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CAC Director: Whether You’re a Mandated Reporter or Not, Report Suspected Child Abuse

State website encourages everyday citizens to "err on the side of over-reporting"

The child sex abuse scandal at Pennsylvania State University has knocked Americans to their knees by the alleged crimes that were allowed to continue over more than a decade of red flags and even eyewitness accounts.   One  place that works closely with children who have been sexually abused in this area is the Child Advocacy Center. KSMU’s Jennifer Moore has this interview with its executive director on what she thinks Missourians should learn from this tragedy. 

“I wish I could say it was an exception to the rule, but unfortunately, it’s not,” says Barbara Brown Johnson, executive director of the CAC.

She says the latest research in her field shows that fewer than half of mandated reporters—those members of certain professions working with children, like teachers, clergy and nurses—actually report when they should.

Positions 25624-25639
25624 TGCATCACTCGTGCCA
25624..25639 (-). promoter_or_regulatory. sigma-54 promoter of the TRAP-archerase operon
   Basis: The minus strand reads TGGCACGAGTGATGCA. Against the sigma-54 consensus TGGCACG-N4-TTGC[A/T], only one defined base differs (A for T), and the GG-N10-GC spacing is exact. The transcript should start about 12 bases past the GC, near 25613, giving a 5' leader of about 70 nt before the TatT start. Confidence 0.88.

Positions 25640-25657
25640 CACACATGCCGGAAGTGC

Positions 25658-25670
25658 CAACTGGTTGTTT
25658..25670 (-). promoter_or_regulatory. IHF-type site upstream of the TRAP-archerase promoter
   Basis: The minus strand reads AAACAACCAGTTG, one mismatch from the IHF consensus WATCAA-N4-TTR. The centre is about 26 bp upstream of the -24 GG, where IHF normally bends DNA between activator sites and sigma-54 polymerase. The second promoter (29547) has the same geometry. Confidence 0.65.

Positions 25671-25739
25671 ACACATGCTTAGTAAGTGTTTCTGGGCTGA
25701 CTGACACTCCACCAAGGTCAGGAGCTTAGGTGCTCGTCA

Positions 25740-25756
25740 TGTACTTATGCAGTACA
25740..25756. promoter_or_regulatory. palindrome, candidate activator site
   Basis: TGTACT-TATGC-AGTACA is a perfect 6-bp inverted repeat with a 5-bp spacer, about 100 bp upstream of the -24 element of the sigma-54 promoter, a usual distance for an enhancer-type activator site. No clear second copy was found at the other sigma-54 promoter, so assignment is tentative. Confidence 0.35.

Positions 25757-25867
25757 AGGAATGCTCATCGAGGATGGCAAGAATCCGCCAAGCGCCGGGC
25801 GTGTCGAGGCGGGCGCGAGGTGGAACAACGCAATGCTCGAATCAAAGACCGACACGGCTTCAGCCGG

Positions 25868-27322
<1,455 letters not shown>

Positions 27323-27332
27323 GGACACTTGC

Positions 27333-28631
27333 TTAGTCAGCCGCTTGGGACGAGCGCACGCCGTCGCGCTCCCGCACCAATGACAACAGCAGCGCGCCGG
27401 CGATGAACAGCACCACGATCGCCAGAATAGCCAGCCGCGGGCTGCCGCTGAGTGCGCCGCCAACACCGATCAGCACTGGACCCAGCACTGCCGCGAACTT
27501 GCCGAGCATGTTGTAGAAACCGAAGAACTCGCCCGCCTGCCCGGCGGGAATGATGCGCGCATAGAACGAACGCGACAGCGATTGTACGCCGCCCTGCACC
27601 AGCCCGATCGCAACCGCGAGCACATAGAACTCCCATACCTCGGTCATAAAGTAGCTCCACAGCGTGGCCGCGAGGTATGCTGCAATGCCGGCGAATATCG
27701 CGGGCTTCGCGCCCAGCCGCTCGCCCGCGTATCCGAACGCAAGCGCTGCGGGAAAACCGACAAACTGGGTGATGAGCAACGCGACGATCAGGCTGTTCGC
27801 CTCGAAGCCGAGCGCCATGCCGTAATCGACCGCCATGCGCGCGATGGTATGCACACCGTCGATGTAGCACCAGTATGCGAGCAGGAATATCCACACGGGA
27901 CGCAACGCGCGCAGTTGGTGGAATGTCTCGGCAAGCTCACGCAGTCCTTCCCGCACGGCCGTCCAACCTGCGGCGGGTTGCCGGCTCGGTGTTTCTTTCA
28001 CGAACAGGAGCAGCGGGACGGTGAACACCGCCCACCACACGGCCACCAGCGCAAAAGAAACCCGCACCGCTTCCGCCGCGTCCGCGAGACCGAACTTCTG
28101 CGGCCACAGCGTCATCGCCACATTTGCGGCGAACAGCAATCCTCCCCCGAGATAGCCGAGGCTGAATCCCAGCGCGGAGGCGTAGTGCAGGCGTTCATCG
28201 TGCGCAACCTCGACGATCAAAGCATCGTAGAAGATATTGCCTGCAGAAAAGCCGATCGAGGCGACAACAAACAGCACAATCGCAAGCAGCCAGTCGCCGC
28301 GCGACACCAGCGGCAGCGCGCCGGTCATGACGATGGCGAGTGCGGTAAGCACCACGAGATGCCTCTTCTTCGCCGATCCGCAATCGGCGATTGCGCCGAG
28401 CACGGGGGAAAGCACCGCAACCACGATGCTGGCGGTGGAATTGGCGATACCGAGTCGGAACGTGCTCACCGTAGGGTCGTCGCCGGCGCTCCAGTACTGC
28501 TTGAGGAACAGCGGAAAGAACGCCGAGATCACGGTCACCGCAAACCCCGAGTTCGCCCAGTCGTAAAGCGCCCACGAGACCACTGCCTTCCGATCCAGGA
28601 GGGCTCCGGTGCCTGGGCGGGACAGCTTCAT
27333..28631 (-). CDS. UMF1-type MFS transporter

“The research also tell us that when the person [who suspects the abuse] knows the alleged perpretrator, they are even less likely to report it,” she said.

Some of those reasons could include fallout, or embarrassment if they’re wrong.  

“The takeaway message [from this situation] is: it doesn’t matter if you’re  a mandated reporter or not. If you have a suspicion that a child is being harmed, the fallback should be, ‘Call it in.’ You don’t have to know for sure,” Johnson said.

Investigations don’t happen like they do on TV, she said.  By  and large, they are respectful, with the goal of keeping families together when at all possible, and keeping children safe.

“There just should not be a reason for not reporting suspicions,” Johnson said.

Missouri’s Child Abuse Hotline is: 1-800-392-3738.

For more information on reporting suspected child abuse or neglect, click here for Missouri’s Department of Social Services.